Monday, May 5, 2014

Baby Steps and Body Armor =)

Monday morning.

And, after a full weekend of watching, feeding, bathing, and playing with two COMPLETELY rambunctious boys, and trying to keep them QUIET (!!!!) from the time they woke up until roughly noon-ish every day (so their father could sleep, because he was on night-shift) . . . I am completely exhausted, and REALLY ready to start my weekend.

(My husband works a rotating shift, and seems to handle it really well.  I, however, do not do such a great job.  . . . I don't sleep well when he's on nights, my schedule and Took's gets turned on its ear, and we only really get to see Mister for a couple of hours each day.  It sucks.)

So I'm sitting here, sipping my coffee out of a Phineas and Ferb cup that I KNOW I did not purchase, and looking at the interwebz while Took munches on his breakfast and sings along with Daniel Tiger.

. . . seriously--- who brought these Phineas and Ferb cups over here??  They're really nice, a good size, sturdy base. . . and fit in quite nicely with our collection of Star Wars, Mickey Mouse, and Avengers cups.  But they're not ours.  Sooooo. . . if you're reading this, and YOU'RE the person that left these two cups here, just let me know and I'll get them back to you.  I LOVE a good plastic cup. . . but I don't want to take someone else's.  =)

So anyway, I'm just sitting here, decompressing from the hectic weekend, and fiddling with some ideas that I might want to write about.

. . . and there IS one thing on my mind that I MIGHT want to write about. . . but I've spent most of the morning second-guessing myself about it.

. . . I was speaking with a friend (who lives in another state) once, and he revealed to me that he fairly regularly read my blog.

I was, to put it mildly, AMAZED.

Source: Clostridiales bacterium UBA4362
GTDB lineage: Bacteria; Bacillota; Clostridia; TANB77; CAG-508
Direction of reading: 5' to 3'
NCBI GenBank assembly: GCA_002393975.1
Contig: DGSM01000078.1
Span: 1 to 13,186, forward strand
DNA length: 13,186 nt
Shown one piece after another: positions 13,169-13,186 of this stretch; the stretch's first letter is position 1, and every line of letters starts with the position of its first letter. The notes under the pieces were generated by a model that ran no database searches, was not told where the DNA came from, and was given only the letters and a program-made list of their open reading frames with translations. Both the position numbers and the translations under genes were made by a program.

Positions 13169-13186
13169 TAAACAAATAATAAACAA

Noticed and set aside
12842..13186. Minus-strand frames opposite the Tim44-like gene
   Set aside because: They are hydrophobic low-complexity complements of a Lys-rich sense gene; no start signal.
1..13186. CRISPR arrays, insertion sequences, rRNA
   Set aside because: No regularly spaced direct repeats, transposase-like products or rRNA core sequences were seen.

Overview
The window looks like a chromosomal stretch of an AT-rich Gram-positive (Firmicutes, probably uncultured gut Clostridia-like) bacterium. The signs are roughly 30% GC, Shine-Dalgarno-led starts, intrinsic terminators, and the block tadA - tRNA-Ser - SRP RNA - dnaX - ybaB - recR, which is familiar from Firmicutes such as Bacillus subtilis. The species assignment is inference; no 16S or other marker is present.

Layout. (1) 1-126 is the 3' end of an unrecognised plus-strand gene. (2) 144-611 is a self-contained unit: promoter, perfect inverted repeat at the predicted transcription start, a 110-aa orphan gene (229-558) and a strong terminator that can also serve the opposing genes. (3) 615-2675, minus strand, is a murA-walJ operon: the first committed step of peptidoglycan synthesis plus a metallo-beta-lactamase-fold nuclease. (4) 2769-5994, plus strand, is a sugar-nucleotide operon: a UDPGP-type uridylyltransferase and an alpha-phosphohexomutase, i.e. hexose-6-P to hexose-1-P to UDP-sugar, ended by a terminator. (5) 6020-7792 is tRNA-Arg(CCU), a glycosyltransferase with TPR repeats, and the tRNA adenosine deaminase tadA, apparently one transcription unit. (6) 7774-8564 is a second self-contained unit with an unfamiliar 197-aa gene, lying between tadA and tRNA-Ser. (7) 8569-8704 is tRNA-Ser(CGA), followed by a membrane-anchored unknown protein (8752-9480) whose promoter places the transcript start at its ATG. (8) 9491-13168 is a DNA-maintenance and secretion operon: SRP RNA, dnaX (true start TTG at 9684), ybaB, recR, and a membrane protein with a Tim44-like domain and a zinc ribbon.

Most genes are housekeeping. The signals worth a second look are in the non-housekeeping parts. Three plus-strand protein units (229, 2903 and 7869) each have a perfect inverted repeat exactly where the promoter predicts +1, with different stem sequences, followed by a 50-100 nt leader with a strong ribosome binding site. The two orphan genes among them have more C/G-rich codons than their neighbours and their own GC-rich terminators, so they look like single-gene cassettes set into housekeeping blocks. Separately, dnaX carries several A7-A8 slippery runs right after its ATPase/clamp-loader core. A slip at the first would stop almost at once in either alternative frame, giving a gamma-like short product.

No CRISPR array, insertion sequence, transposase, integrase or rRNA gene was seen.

He is a very fun, but very professional gentleman, seems to have his life very "together", and I was just frankly amazed that he ever took the time to read the things I'd written about.  (But this, essentially, is the same gut reaction I have WHENEVER someone reveals that they read my blog.  It's not that often. . . but it is always just staggering for me.  Such amaze.  Wow.)

Anyway, while this gentleman and I were speaking, he told me that he enjoyed my blog, and that I write like "no one is ever going to read it."

. . . and I thought about that for a while.

He was right.

I mean, I can look up my blogger account (after trying a combination of 18 different email addresses, and six different passwords. . . my memory sucks), and see how many views each post has gotten.  But mentally, there's a big disconnect there.  For some reason, there's a huge difference between seeing that your post has had, say, 17 views. . . and actually SPEAKING with someone that has read what you've written, and comments on it.

It's actually kind of wonderful and flattering and really, REALLY unsettling.

But I enjoy writing.  I do it because I'm attempting to express myself, keep a log of experiences for my children, and hopefully relate to others.  I don't pretend to be fantastic at it.  But I try.  All I really know to write about are my own experiences, and doing so usually allows me to look at my life from about 8 steps back, which happens to be quite helpful, I've found.

So I sit here, turning it over in my head . . . what am I going to write about this morning??

And this morning I decided that I would write about a facet of myself that I am currently battling, and I hope that it is well-received.


For the first 3 or 4 years of our marriage, my husband and I did not fight.

And I am completely serious.

We didn't argue, didn't fuss, didn't fight with each other at all.

It was an extended honeymoon period, and it was wonderful.  And very deceptive.  It raised our expectations for our relationship to a ridiculous level, and put in our heads a completely unreachable ideal of perfection.

Because no matter WHO you are, if you spend a great deal of time with someone else, EVENTUALLY you are going to go through a period where you don't get along, or have issues to work out.

And, though the honeymoon period was GREAT while it lasted, we DID eventually come to that place where things were no longer peach-ice-cream-with-sprinkles.

(We became, without placing blame on anyone's shoulders, the turd in our own punch bowl.)

We still loved each other very much, but it was like one day we woke up and just had all these ISSUES with each other.  (Which I, personally, think comes from the simple act of living with another imperfect human.  And by "imperfect", I am referring, of course, to my husband.)



We BOTH had a lot of baggage.  And a lot of it was stuff that we had shoved in our respective nasty-trunks when it happened, and never opened it up or examined the incidents again.